A Juneau International Airport expansion panel appointed to satisfy airport tenants who felt excluded from the plans failed to attract a quorum at its first meeting Thursday.
In March of 2003, tenants asked the Juneau Airport Board to reject a terminal feasibility study because they said the consulting firm left them out of the process. The board appointed 18 people to participate in its new terminal master plan.
The team met for the first time on Thursday but only seven members showed up.
"We need to have 10 people to have a quorum," Airport Manager Allan Heese said. "They can still have a meeting but they cannot make decisions."
The project is intended to move passengers more smoothly, meet security standards and generate more revenues, among other goals. The existing terminal is more than 50 years old.
Catherine Wilkins, city project architect, said it is important to have all shareholders in the committee.
"This is a consensus-building process," Wilkins said. "We want to have everybody on the committee so everybody knows what's going on from the very beginning."
Joseph Barden, an aviation planning consultant, said his company will take a different approach from the previous consulting company. He said he will contact every committee member for feedback. Barden said he won't dismiss the previous study as useless because it includes a lot of useful information.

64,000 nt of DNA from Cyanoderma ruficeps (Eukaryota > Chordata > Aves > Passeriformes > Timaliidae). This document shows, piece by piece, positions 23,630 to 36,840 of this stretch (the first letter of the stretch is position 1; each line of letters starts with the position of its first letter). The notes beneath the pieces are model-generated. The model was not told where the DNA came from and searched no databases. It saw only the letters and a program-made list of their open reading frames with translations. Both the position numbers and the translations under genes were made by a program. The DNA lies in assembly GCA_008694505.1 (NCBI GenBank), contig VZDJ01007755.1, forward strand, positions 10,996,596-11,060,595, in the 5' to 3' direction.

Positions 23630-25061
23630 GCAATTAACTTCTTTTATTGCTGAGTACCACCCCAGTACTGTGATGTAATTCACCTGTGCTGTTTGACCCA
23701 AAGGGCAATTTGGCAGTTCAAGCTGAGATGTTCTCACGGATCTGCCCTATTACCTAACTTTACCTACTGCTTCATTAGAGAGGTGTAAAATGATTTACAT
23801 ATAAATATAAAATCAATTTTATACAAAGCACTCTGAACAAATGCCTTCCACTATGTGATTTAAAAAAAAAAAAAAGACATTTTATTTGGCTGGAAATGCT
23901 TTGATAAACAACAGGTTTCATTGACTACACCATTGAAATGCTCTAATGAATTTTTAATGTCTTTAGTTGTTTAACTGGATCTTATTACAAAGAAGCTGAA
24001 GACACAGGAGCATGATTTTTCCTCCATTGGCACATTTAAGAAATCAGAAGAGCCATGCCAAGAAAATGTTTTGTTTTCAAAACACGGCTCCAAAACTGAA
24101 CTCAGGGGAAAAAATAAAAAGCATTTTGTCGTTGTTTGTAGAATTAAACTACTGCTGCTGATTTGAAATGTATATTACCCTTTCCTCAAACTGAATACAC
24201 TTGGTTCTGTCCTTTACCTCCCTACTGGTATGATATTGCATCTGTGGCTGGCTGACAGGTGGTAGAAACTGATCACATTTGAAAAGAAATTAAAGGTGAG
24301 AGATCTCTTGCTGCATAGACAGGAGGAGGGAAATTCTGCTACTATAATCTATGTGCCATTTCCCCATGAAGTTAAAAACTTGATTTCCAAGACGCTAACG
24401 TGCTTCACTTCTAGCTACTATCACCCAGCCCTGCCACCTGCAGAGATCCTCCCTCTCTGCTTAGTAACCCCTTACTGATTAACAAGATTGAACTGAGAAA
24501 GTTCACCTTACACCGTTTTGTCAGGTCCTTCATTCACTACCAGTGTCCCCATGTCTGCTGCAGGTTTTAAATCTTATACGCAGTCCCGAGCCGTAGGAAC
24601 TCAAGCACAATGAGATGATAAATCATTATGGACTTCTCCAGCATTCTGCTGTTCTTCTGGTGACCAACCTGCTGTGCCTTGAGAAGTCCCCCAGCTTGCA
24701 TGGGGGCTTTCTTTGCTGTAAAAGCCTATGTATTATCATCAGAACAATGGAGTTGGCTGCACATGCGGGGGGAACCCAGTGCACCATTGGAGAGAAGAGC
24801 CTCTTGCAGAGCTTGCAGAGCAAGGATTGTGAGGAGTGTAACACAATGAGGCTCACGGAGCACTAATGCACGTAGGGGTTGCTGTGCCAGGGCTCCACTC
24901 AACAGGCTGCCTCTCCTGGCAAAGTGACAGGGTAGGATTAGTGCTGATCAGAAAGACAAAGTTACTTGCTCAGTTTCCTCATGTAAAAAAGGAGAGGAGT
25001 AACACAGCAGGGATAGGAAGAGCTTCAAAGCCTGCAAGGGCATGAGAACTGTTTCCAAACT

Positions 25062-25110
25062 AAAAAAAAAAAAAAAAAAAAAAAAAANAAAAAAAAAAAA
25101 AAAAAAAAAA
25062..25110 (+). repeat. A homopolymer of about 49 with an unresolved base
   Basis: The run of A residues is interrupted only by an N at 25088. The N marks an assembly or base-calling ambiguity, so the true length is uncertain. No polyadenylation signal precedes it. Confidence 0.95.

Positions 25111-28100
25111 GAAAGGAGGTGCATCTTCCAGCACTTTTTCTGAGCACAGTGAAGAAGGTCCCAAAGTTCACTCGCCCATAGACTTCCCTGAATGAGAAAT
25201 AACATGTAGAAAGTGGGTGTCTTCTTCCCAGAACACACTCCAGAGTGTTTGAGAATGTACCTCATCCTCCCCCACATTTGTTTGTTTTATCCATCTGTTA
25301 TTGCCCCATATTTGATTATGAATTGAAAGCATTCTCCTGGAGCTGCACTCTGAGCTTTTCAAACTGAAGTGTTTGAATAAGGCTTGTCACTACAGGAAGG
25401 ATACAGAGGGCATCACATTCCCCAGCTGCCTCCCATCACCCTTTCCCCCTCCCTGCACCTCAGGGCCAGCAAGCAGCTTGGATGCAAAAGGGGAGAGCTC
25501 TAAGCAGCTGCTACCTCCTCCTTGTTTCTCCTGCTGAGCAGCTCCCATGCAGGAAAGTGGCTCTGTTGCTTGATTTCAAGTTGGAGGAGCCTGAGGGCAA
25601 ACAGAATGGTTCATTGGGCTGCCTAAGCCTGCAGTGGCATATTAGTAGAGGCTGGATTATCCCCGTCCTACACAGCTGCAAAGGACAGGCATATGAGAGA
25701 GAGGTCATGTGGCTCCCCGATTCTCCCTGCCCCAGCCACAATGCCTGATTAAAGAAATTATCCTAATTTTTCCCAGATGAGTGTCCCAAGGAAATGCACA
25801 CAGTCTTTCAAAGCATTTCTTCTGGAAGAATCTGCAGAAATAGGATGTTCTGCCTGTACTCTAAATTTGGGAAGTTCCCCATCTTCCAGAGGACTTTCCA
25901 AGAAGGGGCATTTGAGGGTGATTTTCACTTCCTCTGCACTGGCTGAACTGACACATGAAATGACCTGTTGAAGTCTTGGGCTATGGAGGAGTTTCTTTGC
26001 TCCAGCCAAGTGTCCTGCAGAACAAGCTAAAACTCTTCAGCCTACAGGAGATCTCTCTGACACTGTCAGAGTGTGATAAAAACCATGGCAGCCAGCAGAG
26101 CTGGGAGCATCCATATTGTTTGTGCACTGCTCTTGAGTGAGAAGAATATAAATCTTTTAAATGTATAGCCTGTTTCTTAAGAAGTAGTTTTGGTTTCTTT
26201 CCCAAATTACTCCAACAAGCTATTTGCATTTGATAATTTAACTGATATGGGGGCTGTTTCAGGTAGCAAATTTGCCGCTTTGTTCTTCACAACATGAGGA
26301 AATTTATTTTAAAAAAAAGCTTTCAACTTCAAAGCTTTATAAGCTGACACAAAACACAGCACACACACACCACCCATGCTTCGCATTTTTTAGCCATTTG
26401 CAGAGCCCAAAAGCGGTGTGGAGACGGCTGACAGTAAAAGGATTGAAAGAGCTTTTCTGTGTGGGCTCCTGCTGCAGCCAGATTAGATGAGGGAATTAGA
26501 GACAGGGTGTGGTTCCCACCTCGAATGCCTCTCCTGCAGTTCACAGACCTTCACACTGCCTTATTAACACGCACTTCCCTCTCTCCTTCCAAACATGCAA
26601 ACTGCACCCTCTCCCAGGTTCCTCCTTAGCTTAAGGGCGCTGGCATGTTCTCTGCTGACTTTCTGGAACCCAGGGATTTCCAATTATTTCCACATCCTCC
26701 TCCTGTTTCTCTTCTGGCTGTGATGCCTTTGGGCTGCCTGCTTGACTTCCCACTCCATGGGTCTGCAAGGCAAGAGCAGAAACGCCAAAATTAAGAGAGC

His consulting firm will help committee members identify the broad range of issues raised in the first study, prioritize the issues and eventually move the projects to design and construction stages.
"Solving passenger processing deficiencies at the terminal will be the top priority," Barden said. "You don't want to go through the securities again to get a banana. And there isn't enough space for security screening."
Barden said committee members should study the airport's current space and infrastructure.
"You don't build your way out of a problem. You need to utilize your current space," Barden said.
The new consulting firm also takes a different approach to the financial planning of the terminal expansion project. Heese said the board thought the first study's proposals were too costly.
Barden's firm will first examine how much money the airport can get and prioritize various expansion projects.
Ella Rogers, general manager of Glacier Restaurant and Lounge, said she hopes the airport can become a more user-friendly and viable place through the committee's collaboration.
I-Chun Che can be reached at firstname.lastname@example.org.